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So I'm a little confused in regards to legality of using fonts for web.

Often from designers I get a PSD file and it uses a special font, and the font is supplied. However attempting to convert the font using:

http://www.fontsquirrel.com/fontface/generator

Ends up with a message saying it's blocked by Adobe.

Not only that sometimes if the font can be converted, it often looks like crap when viewed in a browser.

I assume that the generator is primarily for people to convert their own fonts, but if you purchase the use of a font then you can only use it for Web if the terms allows you to?

The fonts used in PSD's are often Adobe Fonts, I can't find anything that suggests I can convert those and use them on the web. So I'm wondering if anyone knows the legal rights around using Photoshop supplied fonts on the web?

In addition I'm wondering what resources are available (free/paid) that provide fonts that can be used on the web.

Free:

Paid:

This is the only one's I've found so far that aren't cartoon type fonts like what's primarily on www.dafont.com

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2 Answers 2

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Ends up with a message saying it's blocked by Adobe.

FontSquirrel allows font publishers to request to be put on a blacklist.

Not only that sometimes if the font can be converted, it often looks like crap when viewed in a browser.

Sometimes automated conversion doesn't turn out perfectly and adjustments or alterations to the fonts are needed. (This is outside the scope of this site, and a potentially large topic.) The TypeKit blog has often published posts detailing some of the things they've had to do, if you're curious.

I assume that the generator is primarily for people to convert their own fonts, but if you purchase the use of a font then you can only use it for Web if the terms allows you to?

Correct. There's no universal answer to this. Fonts are generally licensed, not purchased outright. You need to refer to the license you, or the designer, agreed to. Some foundries don't allow embedding of any kind, some include it in the base license, others allow for the purchase of more liberal embedding privileges, etc.
(Strictly speaking, those designers probably shouldn't even be sharing those font files with you–again, refer license–but this is largely overlooked as a matter of practicality.)

The fonts used in PSD's are often Adobe Fonts, I can't find anything that suggests I can convert those and use them on the web. So I'm wondering if anyone knows the legal rights around using Photoshop supplied fonts on the web?

There's no such concept as "Photoshop-supplied fonts" for purposes of your question; it doesn't mean anything. As to Adobe's terms, here's the page with their various documents. I can tell you it's highly unlikely you're allowed to do your own conversion. That said, and particularly because of, they now own TypeKit, and have made a good chunk of their library available through it. Plans are affordable and there's even a free level, though it does require a fairly unintrusive badge.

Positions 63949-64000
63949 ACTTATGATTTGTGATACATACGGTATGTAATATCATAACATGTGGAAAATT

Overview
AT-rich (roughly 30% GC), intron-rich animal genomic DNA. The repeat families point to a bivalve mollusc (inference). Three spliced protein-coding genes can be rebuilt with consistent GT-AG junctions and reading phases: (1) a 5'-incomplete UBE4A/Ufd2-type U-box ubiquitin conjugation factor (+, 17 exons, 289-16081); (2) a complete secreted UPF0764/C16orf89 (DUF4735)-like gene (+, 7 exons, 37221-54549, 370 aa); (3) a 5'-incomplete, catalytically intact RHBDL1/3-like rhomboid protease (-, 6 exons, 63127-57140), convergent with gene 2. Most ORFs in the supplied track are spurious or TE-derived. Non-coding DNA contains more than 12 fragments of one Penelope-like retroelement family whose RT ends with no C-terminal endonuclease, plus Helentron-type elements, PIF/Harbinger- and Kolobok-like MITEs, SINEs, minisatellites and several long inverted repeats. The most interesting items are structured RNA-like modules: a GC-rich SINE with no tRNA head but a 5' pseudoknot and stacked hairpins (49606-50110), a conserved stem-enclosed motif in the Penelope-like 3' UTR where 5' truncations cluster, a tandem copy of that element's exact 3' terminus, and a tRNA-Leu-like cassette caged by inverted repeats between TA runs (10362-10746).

Some other foundries don't have any relationship with an embedding service and so their license may specify that you can do your own conversion/embedding(eg. FontSquirrel) as long as it meets certain technical criteria, and so on. Again, you'll need to refer to their own documentation for such details.

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Awesome reply, thanks! By "Photoshop-supplied fonts" I mean the Adobe font library installed when you install Photoshop. Just weird wording on my behalf. –  Phill Sep 14 '12 at 7:46
    
Ah, that makes more sense. @Nick covered those in his response, then. –  Su' Sep 14 '12 at 9:25
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Your designer should supply fonts with their license agreements, or be able to link to the agreement on the web that makes it clear whether or not the fonts can be used online.

For example, the bundled fonts included with Photoshop and other Creative Suite applications are only licensed for use on the computer they were installed on [source]; you can't use them on a web server:

You may not use the fonts on any Internet or web-hosted service outside of your internal network. You may use the fonts as part of a hosted service in your internal network, provided that no external users can access the fonts, all users accessing the service have a license for the fonts and you do not exceed the permitted number of computers.

Some of Adobe's fonts will be available to license from one of the growing number of commercial web font hosting companies, most of which require a subscription:

If you can't find the font you need from the popular font hosting companies above, you may be able to license them directly (for free or paid) and download them as a file for use on one website only. For example, MyFonts and FontFont both provide many of their fonts as downloadable web fonts for a one-off fee, and Fontsquirrel offers many open source fonts for commercial use.

Finally, a good web designer will be aware of their font options, and should supply or direct you to licensed versions of the web fonts you'll require to build their designs. If they ask you just to convert a font without licensing it, don't. Find a free or paid alternative from one of the resources above.

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Awesome information! Thanks a lot. –  Phill Sep 14 '12 at 7:50
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